We had an extensive discussion about BitCoin as it went over $200 in Monday's Member Chat and I even decided to make a special note on the subject, which I tried to publish on Seeking Alpha but it's still sitting in the "pending publication pile" with no explanation as to why it was rejected there (you can read it from my tweet here).
Interesting though as I had just warned people in comments on SA, before I left for vacation, that the arbitrary censorship of information on "free" sites like SA can make them very expensive for people who are hoping to trade with unbiased information.
The title of my proposed post was "Bitcoin – The Next Major Currency or Just another Ponzi Scheme" and, as I additionally noted that morning in Member Chat:
Oh yes, I forgot to link to "The Bitcoin Mining Guide" – Imagine if you were investing in a foreign currency and there was a guide for how you can print your own or, even worse, the Government in question was making money selling you "mining equipment" which, in fact, is nothing more than an algorithm you run on your computer! You would RUN from that currency and never think about it again, right? Not Bitcoin – it's going up and up and up.
Seriously, this is no different than when my daughter gets gold in WarCraft for completing quests. They have tons of "merchants" too who accept her gold and they give he cool potions and magical armor, etc, which in fact, you can get people on Ebay to buy for real US currency. I should write an article based on pitting Madeline and her friends using WarCraft and Ebay against some Bitcoin miners and see who makes more money over a weekend….
While we were debating the issue in Member Chat, I was looking pretty stupid as BitCoin went to $220, then $240 and, finally $260 – before crashing yesterday all the way to $110 in (as you can see from the 2nd chart) a fairly textbook bubble run. The only difference is, with modern technology – idiocy that used to take months to play out can now be cycled through in days.
Which brings us back to the real markets: Are we, in fact, also in a bubble or is this a real and sustainable rally?
Look at the charts of the Dow and the S&P and then look at the chart of BitCoin and the Bubble Chart. See any familiar patterns? Fortunately, the time-frame on the indexes is days, not hours but it's the textbook pattern nonetheless and we've been setting up for the big drop as we add more short positions because the macro data simply doesn't support the currrent valuations – except for on thing.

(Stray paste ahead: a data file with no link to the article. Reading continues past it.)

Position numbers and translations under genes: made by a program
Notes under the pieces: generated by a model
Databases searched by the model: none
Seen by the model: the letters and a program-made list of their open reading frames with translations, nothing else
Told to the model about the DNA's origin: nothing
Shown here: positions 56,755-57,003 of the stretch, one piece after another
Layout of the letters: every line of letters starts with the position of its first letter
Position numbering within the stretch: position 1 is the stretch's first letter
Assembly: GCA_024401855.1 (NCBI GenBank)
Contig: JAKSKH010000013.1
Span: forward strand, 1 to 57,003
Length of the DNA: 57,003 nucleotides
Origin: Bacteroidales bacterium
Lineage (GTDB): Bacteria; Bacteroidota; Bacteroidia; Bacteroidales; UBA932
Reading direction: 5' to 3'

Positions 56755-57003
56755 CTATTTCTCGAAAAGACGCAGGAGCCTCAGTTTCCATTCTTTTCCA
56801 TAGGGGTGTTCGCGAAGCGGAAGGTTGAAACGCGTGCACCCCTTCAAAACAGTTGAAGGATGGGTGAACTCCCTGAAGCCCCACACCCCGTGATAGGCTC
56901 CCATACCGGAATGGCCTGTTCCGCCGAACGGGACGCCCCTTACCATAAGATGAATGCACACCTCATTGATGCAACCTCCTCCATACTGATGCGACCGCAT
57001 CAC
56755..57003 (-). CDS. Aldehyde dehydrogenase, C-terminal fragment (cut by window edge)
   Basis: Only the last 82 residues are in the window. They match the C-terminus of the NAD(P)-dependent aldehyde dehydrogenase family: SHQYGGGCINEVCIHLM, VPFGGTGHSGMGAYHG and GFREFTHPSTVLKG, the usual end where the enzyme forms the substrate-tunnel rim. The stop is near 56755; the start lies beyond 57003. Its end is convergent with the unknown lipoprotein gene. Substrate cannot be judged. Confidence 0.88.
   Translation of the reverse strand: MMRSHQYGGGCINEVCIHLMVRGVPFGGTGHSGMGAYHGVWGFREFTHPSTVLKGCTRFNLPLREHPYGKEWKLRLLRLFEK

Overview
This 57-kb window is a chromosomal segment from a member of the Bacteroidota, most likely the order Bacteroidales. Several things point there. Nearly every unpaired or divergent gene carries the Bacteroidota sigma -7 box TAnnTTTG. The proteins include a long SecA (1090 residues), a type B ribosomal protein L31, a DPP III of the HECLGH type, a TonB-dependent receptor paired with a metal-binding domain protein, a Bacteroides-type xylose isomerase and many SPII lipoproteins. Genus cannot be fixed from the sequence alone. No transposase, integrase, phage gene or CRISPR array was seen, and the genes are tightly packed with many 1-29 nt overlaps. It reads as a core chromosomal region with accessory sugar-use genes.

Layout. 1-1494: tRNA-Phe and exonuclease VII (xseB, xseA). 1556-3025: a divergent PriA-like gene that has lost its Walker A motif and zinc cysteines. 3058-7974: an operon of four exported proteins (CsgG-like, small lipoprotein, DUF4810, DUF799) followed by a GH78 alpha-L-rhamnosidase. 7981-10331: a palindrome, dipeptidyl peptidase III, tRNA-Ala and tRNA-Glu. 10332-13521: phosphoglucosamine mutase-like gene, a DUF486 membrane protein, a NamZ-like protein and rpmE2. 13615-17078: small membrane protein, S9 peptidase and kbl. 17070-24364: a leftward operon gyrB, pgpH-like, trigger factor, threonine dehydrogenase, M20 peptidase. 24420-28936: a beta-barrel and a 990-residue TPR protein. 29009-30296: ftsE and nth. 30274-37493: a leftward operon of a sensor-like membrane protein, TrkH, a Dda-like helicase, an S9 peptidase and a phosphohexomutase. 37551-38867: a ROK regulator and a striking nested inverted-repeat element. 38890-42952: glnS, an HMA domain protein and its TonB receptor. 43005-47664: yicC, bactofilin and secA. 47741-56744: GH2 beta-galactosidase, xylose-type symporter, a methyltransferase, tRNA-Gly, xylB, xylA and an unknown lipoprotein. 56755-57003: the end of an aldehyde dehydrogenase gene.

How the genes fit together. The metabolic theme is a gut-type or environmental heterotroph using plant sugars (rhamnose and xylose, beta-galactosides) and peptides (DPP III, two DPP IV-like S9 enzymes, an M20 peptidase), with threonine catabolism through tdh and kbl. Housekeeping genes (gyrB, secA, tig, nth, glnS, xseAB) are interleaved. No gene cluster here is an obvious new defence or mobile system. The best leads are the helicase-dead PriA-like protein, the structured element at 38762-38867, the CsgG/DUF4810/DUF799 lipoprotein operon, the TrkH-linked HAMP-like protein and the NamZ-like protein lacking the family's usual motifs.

That one thing is $1,400,000,000,000 that is being donated by the BOJ towards the Global Stimulus effort. Currently, the BOJ's run rate is $75Bn a month, just shy of the Fed's $85Bn a month of QInfinity (though the infinity part is now subject to debate – see yesterday's post).
Keep in mind that Japan's entire GDP is $6Tn so this is 23% of their GDP over two years, which would be like our own beloved Fed announcing another $3.7Tn in stimulus over the next 24 months ($153Bn a month). Clearly we would expect some of that money to spill out of Japan (their bonds pay 0.1%) and into other markets and, of course, that's why the Yen fell all the way to 99.9 to the Dollar yesterday but that was where we predicted the top would be (as noted in Monday morning's Alert to Members – also Tweeted).
The reality is that the BOJ's easing is a doubling down of QE3 BUT (and it's a Big But) their easing, of course, competes with our easing to some extent and our combined easing is terrible for Europe, who is going the other way with a "brilliant" austerity plan that has popped Greece's unemployment to a record 27.2% with youth unemployment at – get this – 59.3%. That's 2 out of 3 people finishing school with no job – imagine the repercussions if those were your children and their friends.
Well, you may not have to imagine for long as President Obama signed the $108Bn sequester order for FY 2014, cutting discretionary spending by $91Bn (10%) to the lowest level since 2004. Just as a point of interest, in April of 2004, the S&P was at 1,100 and the Dow was at 10,000 BUT (orignal flavor), don't worry folks, Government spending is only 20% of our GDP so cutting 10% of it is only cutting… oops… it's still 2%…
We'll see how comfortable our consumers are at 9:45 and we have a 30-year note auction at 1pm and then we see Consumer Credit at 3pm with a peek at the Fed's shocking Balance Sheet after the market closes. Charlie Plosser sought to diffuse some of that shock this morning by discussing with a Hong Kong audience some of the possible ways in which the Fed might trim their current $3.2Tn in long-term securities (20% of GDP) down to a somewhat closer to manageable reality $1Tn without destroying life as we know it.
We'll see how convinced people are at 1pm but I'm loving our currently-underwater shorts.